Durango — Hundreds of residents were evacuated from the small community of Hermosa, about 10 miles north of Durango, Colo. on Highway 550 as the 416 forest fire exploded down a hillside northwest of the community today.
High temperatures in the 80s, low humidity and gusty winds caused the fire to explode into the treetops along County Road 201 on the hillside above Hermosa Creek.
By 3 p.m. intense fire activity was creeping southeast along the slopes above Hermosa towards homes.
At a Tuesday evening community meeting fire officials told residents of the area that the fire was “backing down” the slope at a low intensity (video available at Complete Colorado’s Facebook page). This means that the fire was not reaching the pine tree canopy but was consuming ground litter and underbrush. Fire officials say this is a desirable fire behavior because it deprives the fire of potential “ladder fuels,” which are highly flammable fuels that can create flames high enough to ignite the tree canopy.
The plan was to keep the fire line above Hermosa Creek straight by setting off small backfires using “ping-pong balls” dropped by helicopter. The balls are actually a chemical device that slowly heats up and ignites on the ground. Keeping the fire line “squared up” keeps it moving slowly downhill without the opportunity for a wind shift to drive the fire sideways.
But overnight Wednesday the fire grew by about 1000 acres and now covers nearly 5000 acres. During the mid-day heat the ground fire leapt to the tree canopy and the fire began moving more rapidly.
As the afternoon wore on, gusty winds from the southwest swirling in the canyon along Hermosa Creek drove the fire east along the north side of the canyon towards homes.
As of 3 p.m. the fire appears to be just more than 3/4 of a mile west of the first homes on the hillside above Hermosa.
Heavy aircraft activity including air tankers and heavy helicopters are currently working hard to lay down a “wet line” between the fire and the homes. This is intended to slow the advance enough to give structure protection crews a chance to save homes.
Hand crews have been preparing structure defense for several days now, which includes clearing brush near homes, setting up sprinkler lines to wet down undergrowth and laying hose lines to defend the homes.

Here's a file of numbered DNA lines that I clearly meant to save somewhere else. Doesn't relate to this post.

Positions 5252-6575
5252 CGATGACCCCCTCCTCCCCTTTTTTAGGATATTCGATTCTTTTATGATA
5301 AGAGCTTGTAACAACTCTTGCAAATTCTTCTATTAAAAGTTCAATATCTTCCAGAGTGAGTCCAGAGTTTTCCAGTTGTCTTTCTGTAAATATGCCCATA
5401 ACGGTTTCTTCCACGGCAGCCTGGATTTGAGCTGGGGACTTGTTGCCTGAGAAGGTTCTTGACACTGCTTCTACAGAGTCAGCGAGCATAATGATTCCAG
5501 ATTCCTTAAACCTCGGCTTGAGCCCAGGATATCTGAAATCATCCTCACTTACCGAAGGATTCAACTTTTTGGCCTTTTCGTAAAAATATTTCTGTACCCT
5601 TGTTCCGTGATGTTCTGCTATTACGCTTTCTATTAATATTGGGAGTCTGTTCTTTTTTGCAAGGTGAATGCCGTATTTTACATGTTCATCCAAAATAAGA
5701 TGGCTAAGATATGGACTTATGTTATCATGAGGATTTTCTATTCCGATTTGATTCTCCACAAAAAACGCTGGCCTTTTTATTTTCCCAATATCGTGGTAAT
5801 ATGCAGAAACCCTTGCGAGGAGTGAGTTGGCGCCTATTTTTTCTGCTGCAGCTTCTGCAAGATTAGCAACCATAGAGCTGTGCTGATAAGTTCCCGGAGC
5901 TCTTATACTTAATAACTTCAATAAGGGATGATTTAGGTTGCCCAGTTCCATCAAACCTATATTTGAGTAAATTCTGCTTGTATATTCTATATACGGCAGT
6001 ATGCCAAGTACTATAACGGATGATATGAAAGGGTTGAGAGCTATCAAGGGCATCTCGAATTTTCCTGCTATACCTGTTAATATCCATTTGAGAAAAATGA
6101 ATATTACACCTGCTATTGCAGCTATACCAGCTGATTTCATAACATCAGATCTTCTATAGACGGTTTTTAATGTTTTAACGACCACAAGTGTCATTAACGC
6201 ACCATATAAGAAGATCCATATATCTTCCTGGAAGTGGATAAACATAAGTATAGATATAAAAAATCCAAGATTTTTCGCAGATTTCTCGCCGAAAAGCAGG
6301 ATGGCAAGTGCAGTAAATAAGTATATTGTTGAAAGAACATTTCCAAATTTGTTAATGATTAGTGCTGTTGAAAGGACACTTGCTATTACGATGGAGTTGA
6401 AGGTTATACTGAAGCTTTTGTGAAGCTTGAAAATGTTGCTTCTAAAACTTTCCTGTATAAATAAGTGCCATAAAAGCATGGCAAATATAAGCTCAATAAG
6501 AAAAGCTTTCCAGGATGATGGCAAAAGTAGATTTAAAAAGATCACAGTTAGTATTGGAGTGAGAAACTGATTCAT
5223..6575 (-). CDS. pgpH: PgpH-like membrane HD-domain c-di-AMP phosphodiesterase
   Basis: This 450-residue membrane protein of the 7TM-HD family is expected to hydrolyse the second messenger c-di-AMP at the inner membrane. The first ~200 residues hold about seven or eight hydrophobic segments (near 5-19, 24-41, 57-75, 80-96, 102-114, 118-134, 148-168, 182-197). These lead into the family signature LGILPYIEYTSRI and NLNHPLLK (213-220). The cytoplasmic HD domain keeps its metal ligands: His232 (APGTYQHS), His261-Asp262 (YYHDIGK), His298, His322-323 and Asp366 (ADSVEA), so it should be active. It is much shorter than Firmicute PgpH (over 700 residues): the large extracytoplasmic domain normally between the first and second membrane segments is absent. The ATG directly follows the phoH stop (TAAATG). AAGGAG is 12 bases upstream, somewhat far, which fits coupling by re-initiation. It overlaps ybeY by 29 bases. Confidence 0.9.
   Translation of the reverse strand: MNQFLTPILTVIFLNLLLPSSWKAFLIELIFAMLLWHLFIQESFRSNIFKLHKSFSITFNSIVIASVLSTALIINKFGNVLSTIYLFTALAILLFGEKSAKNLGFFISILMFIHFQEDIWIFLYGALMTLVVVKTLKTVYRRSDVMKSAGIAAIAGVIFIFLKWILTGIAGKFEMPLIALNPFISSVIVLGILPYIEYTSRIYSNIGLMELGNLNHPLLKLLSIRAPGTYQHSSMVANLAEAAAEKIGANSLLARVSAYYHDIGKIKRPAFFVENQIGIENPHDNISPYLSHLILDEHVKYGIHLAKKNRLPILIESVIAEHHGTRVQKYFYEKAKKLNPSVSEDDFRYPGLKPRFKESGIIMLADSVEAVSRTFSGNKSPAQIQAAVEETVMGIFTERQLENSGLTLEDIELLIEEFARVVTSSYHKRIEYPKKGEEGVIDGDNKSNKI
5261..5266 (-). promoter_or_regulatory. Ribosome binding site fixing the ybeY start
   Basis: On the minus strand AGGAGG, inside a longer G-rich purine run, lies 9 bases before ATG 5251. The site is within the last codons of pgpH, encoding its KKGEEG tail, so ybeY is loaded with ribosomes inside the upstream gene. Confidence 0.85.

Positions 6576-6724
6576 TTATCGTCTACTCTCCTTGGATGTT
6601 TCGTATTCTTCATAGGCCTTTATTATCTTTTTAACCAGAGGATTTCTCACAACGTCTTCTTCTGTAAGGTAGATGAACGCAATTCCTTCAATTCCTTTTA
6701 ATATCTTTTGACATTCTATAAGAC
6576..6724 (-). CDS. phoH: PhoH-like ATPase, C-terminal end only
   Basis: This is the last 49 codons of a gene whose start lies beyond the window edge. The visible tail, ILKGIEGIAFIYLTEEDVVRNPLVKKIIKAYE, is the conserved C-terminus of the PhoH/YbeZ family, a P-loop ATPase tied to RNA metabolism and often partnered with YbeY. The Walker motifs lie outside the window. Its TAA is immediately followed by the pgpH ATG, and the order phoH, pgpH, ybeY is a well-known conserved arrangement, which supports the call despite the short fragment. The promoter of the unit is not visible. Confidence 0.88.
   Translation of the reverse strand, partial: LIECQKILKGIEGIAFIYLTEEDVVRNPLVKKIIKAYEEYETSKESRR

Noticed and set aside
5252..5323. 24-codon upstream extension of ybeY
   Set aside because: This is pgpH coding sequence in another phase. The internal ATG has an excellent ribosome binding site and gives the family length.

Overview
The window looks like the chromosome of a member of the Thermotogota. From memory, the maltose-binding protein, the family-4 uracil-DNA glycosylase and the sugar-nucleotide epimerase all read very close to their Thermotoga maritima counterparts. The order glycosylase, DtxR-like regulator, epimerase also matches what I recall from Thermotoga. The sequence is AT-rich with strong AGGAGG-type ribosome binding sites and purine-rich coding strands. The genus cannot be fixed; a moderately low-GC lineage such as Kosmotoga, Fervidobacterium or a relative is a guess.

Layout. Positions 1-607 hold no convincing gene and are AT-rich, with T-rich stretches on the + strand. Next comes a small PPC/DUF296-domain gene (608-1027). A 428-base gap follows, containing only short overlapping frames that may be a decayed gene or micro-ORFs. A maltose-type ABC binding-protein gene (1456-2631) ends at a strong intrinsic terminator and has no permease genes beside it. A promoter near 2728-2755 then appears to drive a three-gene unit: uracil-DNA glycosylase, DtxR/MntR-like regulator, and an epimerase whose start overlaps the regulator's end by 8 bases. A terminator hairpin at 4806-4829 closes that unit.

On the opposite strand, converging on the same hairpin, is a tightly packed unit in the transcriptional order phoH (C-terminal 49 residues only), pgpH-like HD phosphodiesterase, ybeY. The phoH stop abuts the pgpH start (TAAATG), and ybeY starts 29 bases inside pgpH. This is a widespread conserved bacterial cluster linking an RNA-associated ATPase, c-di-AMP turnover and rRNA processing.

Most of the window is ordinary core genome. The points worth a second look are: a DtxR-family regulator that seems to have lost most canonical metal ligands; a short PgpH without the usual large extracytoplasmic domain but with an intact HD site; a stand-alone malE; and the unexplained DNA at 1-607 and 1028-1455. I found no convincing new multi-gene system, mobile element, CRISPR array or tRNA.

UPDATE: 8:30 p.m.
Using a classic wildfire fighting tactic, firefighters succeeded in stopping an advancing wall of flame at times more than 200 feet high just short of homes in Hermosa.
As seen in the photograph above, at about 3 p.m. the fire had crested the ridge and was moving towards the homes tucked away on the hillside in the lower center of the photo.
As the gusty winds died down as the afternoon waned, firefighters set a backfire to the west of the homes, in the bottom of the gulch seen above and behind the red and blue houses lower left.
Working from the base of the cliff to the right and in front of a “scratch line” dug by hand by firefighters using hand tools like the Pulaski, a combination of a mattock and axe, chainsaws, shovels and other tools of the trade. This process starts with a relatively narrow line dug down through all organic surface matter to mineral soil that is about a foot or so wide.
This continuous line of un-burnable mineral soil is the final stopgap for any fire that might creep though the topsoil or vegetation.
Towards the oncoming fire workers cut brush and low tree limbs, doing what they can to deny the fire the ability to jump the scratch line. Sawyers fell large trees so that they fall away from the scratch line, creating an open area wide enough to prevent flames from jumping the line or igniting trees through heat radiation ignition.
At the same time a Boeing CH-47D Chinook two-rotor helicopter dumped 2800-gallon loads of water in a “wet line” behind the scratch line to prevent embers from igniting brush behind the line.
Every four minutes the Chinook would return and lay down more wet line. This went on hour after hour until it was too dangerous to fly over the merging fires.
Meanwhile structure protection crews were finalizing their defensive plans and equipment for the houses.
As the backfire crew lit the brush inside the fire line, firefighters worked to keep the flames from crowning into the treetops. Steadily working their way downhill the teams burned out an area between the scratch line and the oncoming flame front all the way to the valley floor.
As the raging flame front got close, firefighters retreated behind the wet line to wait and watch for embers that might fall beyond the prepared fire line.
Between 7:15 p.m. and 8:35 p.m. the roaring crown fire worked its way about 3/4 of a mile to the back-burned area.
This photograph shows the backfire and flame front merging not far from the homes.
Once merged, the fire front ran uphill to the base of the cliff above.
Within minutes the fuel inside the backfire arc was burned up and the fire stopped, perhaps 500 feet from the homes.
And just like that, at approximately 8:30 p.m. the fire collapsed and the immediate danger to homes in Hermosa was over.
Ground crews will work through the night to put out trees that might reignite and watch diligently to ensure that no embers are able to start spot fires outside the fire line.
The 416 fire is far from over. It may be weeks before it’s officially contained and under control. But for now the citizens of Hermosa can take a breath and thank the men and women who performed perfectly something that was both beautiful and terrifying to behold.
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